For example, I am a compulsive eater because once upon a time, maybe in the frozen Scandanavia of my father’s family, maybe the Africa of my more distant ancestors, food was scarce. In scarce times, you better eat everything you see that’s vaguely edible and eat it all because you don’t know when the next vaguely edible food stuff is coming.
I am sugar obsessed because sugar is the most readily usable energy source for the body that is also readily converted into fat stores. In paleolithic times, sugar essentially meant only one food: fruit. Fruit goes bad or gets eaten very quickly, so a sweet tooth would have helped survival of the fittest. If you’re a hairless primate and you find some fruit, gorge on it! It won’t be around for long and you need fat to survive winter!
I’m no different from anyone else. I cook food and try to make it taste better because eating is pleasurable. In fact, everything essential in life is pleasurable. Sex, food, relaxation, sleep and even breathing (what’s better than that first deep breath after being underwater for a long time?). For us food-kateers, making something that hits all the pleasure centers in your brain is our goal. It’s where we thrive. It’s when we get to puff out our chest with pride, pump our fist in the air and get excited that you experienced joy from what used to simply be food.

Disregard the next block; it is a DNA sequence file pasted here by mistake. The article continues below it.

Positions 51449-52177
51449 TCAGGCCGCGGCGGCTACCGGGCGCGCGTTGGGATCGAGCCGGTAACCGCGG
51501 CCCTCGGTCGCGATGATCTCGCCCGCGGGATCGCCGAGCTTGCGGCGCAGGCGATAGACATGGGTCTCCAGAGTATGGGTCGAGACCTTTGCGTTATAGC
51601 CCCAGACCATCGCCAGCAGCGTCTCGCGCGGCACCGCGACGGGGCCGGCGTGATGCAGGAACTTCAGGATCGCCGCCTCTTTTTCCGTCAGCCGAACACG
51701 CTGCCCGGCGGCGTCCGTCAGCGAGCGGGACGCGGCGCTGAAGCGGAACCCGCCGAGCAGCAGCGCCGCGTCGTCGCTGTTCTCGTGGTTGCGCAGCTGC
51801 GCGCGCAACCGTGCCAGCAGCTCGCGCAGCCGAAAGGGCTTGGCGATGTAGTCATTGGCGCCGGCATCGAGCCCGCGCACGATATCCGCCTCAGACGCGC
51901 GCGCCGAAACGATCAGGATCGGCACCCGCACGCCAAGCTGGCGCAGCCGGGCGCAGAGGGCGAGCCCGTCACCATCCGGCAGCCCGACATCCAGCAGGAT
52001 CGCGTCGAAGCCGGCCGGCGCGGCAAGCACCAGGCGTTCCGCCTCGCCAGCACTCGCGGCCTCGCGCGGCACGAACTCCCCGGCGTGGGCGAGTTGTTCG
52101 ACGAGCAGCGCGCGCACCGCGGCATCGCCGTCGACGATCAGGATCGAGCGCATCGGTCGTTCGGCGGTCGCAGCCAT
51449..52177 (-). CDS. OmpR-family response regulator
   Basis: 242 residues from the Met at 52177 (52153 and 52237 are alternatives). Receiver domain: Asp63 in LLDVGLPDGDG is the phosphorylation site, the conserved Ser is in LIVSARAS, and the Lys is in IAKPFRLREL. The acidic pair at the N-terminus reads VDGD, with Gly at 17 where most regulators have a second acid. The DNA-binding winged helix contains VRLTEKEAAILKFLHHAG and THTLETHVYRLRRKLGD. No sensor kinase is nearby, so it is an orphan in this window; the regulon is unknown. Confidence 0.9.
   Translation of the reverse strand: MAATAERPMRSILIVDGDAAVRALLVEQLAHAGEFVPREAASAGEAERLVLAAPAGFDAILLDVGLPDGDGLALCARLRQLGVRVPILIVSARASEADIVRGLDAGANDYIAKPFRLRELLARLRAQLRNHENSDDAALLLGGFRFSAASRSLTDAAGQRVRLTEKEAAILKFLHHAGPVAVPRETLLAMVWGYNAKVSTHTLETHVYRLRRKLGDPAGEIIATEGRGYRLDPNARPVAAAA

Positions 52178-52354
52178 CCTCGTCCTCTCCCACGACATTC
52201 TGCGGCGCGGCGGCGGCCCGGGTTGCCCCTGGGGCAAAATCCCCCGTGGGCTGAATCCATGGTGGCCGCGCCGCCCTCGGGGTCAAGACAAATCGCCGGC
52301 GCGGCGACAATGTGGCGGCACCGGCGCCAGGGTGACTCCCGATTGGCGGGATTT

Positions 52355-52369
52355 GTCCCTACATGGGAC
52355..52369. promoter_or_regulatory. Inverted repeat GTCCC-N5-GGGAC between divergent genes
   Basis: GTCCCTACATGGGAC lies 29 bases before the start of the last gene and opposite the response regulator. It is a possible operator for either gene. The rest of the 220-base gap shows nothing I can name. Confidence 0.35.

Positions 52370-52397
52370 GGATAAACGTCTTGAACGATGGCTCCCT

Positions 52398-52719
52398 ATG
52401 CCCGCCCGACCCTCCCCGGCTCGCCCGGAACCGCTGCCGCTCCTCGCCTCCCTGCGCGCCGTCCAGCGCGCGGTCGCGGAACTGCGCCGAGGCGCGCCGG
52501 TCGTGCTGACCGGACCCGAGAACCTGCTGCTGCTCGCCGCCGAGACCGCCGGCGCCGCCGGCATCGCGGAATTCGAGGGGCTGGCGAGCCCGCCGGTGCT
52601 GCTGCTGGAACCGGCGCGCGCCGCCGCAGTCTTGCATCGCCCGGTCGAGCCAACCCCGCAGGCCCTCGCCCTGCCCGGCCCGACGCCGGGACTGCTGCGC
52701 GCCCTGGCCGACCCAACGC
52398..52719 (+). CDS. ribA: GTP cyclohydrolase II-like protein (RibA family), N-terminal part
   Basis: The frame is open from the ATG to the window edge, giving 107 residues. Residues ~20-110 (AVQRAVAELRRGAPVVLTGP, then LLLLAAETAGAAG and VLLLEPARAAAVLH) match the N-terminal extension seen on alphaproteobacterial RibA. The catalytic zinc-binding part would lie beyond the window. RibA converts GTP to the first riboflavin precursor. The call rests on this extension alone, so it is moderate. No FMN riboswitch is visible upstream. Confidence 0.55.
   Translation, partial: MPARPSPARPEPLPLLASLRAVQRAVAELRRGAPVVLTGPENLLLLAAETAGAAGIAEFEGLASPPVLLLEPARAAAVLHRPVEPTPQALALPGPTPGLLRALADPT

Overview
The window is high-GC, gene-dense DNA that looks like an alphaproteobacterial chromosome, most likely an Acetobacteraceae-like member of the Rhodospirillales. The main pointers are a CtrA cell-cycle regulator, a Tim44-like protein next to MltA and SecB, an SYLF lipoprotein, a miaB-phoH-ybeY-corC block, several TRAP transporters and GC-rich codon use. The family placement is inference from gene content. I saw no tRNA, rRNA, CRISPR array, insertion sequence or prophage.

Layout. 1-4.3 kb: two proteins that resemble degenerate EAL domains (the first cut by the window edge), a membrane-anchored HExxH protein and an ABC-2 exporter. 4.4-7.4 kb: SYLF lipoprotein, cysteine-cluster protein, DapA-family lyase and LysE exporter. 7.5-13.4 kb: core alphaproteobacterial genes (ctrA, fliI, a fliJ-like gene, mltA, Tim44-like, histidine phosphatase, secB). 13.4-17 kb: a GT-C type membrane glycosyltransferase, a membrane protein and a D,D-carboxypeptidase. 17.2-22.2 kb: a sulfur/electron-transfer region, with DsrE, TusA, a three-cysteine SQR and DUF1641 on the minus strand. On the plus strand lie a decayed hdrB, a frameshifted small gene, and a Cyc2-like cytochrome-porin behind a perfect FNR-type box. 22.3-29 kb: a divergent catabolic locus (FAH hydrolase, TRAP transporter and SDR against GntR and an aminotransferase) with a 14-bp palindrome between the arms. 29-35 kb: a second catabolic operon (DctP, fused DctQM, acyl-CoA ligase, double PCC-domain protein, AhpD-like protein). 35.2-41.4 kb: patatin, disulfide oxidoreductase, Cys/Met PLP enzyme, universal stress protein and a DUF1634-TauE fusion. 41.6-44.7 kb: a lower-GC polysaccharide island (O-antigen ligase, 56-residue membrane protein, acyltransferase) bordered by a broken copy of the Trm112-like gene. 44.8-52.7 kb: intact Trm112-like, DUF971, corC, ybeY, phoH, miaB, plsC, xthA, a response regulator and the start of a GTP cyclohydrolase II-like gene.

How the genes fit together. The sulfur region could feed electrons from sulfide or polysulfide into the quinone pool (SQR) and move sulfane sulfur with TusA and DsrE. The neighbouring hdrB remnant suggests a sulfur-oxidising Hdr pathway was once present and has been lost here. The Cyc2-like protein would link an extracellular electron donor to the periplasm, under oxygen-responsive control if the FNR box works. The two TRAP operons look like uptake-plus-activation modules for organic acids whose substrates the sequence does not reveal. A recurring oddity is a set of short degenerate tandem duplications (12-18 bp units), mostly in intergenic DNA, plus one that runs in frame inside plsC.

These days, thanks to Paleo, I now have a deeper, truer understanding of the relationship between food as fuel and hitting that pleasure center in your brain. Now that I’ve identified where my instincts, cravings, and desires are coming from, I’m better able to respond in ways which nourish my body. How awesome that such choices just so happen to be getting my body leaner and stronger.
Today for lunch, I cooked a half pound of pastured venison and ate it with a little bit of mustard. I was completely satisfied. When I was getting ready for lunch, I could have chosen to eat chocolate or bananas or skip it all and just drink coffee (or as Robb Wolf says, cash in at the adrenal ATM). But I realized I ought to eat protein, I was craving protein, so I made it.
Most people will never be able to truly analyze their relationship with food, even to the limited degree I have started doing. The problem really is, they don’t even have the desire to do so. They want to gawk at some food, work up an appetite and then head out to McDonald’s for some quick cheap eats that respond to those pleasure calls in their brain. That puts me in a somewhat awkward situation.
If you are unhappy with how fat you are, how unhealthy you are, or how you feel, I think I could possibly help you. But I don’t have a fast food chain with high quality food made quick, easy and cheap. Nothing is an easy fix for you to pop in your mouth and magically melt into an athlete. You need willpower to make the right choices, as often as you reasonably can. And that means THINKING about your FOOD, how it affects you and what your body really needs it for.
So, I turn it over to you, dear readers, what is your relationship to food and eating? I’m curious to know.